He is a good boy who is my friend. Red is a wise and level-headed doggo when you break him out of the Shinra lab, but he really comes into his own when you visit his home at Cosmo Canyon. The reveal of his father’s fate, which causes him to howl at the moon—because he is a dog and not a cat—is one of the game’s most poignant moments. Also, when he howls in battle during limit breaks he bombards enemies with stars and space lasers.
As much as I like him, he’s not great in combat and I do tend to drop him for other party members. I’m always happy to see him pop up in cutscenes though, because he is one of the few truly heroic characters in Final Fantasy VII’s team of broken misfits.
Hates... Hope (Final Fantasy XIII)
Children in games are almost always annoying because they don’t behave like kids at all. Hope is the perfect example. He is earnest and pure of heart and has an infuriating voice.
He’s a good counterpoint to Lightning’s battle-hardened attitude, at least. I particularly like the bit of the game where she tries to inject some nihilism into his worldview. I hoped she would crush his spirit and knock the shrill weepiness out of him, but in the end he ends up making Lightning a more caring person instead—oh no!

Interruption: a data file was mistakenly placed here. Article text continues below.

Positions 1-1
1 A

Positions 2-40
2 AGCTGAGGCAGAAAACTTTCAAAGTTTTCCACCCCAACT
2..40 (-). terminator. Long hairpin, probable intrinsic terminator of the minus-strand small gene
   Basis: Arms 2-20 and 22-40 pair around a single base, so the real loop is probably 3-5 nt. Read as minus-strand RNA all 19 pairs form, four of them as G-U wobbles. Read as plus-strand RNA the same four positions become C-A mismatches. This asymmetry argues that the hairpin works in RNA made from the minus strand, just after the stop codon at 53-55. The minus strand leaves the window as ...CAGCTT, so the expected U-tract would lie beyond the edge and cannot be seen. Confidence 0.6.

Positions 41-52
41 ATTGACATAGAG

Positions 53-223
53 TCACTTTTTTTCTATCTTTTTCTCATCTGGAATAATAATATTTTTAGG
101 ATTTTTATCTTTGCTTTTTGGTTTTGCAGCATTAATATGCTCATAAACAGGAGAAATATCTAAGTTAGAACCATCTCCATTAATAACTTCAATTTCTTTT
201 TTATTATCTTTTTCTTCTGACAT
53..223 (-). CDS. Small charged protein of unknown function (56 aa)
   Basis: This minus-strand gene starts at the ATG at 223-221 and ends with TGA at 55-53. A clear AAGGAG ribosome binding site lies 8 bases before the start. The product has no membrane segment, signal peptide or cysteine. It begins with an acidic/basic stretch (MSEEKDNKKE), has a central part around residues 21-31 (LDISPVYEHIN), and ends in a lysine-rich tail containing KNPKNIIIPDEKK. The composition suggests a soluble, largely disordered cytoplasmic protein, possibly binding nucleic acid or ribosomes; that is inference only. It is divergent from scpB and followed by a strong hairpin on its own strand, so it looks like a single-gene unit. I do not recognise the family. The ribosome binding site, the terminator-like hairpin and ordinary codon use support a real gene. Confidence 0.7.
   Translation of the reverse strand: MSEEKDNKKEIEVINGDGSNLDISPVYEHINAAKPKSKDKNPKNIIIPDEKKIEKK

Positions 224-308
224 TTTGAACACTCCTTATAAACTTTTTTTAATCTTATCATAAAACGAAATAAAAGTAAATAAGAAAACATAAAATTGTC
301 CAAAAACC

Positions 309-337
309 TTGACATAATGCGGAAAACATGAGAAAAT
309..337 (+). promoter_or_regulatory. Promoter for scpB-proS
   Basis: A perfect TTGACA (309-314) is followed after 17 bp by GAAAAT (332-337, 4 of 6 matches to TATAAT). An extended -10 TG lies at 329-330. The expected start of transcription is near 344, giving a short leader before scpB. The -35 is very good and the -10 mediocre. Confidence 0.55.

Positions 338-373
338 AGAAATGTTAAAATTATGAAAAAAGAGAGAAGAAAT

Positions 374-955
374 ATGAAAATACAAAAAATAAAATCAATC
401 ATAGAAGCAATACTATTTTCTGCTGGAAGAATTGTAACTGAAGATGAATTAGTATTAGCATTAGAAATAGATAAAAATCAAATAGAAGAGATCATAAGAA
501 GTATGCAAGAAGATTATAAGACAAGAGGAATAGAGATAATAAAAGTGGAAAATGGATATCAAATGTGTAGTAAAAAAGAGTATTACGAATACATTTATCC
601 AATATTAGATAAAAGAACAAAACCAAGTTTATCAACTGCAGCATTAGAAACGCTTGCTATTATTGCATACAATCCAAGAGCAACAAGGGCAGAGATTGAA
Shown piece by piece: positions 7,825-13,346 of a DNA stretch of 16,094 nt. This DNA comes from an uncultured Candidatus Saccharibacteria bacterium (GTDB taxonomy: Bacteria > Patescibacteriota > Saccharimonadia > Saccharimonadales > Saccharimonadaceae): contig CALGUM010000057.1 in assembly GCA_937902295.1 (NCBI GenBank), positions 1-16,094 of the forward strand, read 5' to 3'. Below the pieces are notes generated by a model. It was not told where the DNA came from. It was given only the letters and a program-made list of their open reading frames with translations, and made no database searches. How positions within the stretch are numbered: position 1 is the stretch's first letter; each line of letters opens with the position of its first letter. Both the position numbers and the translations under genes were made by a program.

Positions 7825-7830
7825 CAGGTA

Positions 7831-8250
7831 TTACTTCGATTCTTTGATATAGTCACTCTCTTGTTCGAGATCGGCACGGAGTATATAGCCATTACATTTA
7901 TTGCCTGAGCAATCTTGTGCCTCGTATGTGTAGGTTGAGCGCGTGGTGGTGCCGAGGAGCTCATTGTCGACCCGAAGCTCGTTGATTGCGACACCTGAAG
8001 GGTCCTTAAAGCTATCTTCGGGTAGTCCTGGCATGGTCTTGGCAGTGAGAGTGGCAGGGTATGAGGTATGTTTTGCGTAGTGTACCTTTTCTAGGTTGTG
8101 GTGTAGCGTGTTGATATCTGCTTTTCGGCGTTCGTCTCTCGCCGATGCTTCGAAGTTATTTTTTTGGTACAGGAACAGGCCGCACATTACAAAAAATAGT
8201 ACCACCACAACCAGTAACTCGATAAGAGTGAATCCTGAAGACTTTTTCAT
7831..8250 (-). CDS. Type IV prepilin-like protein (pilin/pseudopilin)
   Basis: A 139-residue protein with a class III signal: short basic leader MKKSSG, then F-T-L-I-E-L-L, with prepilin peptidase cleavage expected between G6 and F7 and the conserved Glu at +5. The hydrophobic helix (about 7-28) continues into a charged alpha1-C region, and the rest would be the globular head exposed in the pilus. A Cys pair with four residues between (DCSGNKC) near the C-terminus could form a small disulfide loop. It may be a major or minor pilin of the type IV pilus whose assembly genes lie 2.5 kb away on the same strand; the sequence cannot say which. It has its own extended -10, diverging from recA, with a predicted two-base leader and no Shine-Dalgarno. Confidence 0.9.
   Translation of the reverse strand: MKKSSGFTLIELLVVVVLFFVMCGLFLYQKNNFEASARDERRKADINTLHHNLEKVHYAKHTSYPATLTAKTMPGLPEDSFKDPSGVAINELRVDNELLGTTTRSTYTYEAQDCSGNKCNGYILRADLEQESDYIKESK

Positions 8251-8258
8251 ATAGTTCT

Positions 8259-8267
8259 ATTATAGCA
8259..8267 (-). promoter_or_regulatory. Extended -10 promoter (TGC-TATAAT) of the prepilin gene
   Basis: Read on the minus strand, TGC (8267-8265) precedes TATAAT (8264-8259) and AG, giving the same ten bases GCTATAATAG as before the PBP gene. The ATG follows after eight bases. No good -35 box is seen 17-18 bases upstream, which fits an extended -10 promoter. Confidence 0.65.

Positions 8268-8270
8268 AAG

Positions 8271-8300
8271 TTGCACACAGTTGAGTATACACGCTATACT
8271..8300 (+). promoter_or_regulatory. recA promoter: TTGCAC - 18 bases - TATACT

Now I think about it Snow, also from Final Fantasy XIII, might be worse, but he’s so boring I can’t think of anything to say about him, the useless trenchcoated lump. God, why did I spend so many hours of my life playing this game?
Likes... Vincent Valentine (Final Fantasy VII)
Sullen, brooding, and draped in red, Vincent is one of the two optional party members in Final Fantasy VII. Thanks to the genetic meddling of the villainous Professor Hojo, he can transform into powerful monsters including DEATH GIGAS, a weird Frankenstein thing that has a move called GIGADUNK, and HELLMASKER, a chainsaw-wielding dude straight out of an '80s slasher movie with an attack called SPLATTERCOMBO.
Aside from all that wonderful silliness, there's a tragedy to Vincent too. After a series of events involving a woman called Lucrecia that are far too long-winded to go into here, he locks himself in the basement of the Shinra mansion in Nibelheim, spending his days sleeping in a coffin and lamenting his sorry existence. That is until Cloud and the gang free him and he joins them on their quest to save the world.
Vincent is one of the most melodramatic characters in VII, and that's saying a lot in a Final Fantasy game. "Hearing your stories has added upon me yet another sin," he moans after Cloud fills him in on their mission. "More nightmares will come to haunt me now!" Alright, mate. Calm down. But that's why I love Vincent. He's theatrical and bloody miserable, but he can also turn into a daft cartoon monster and chainsaw people to death.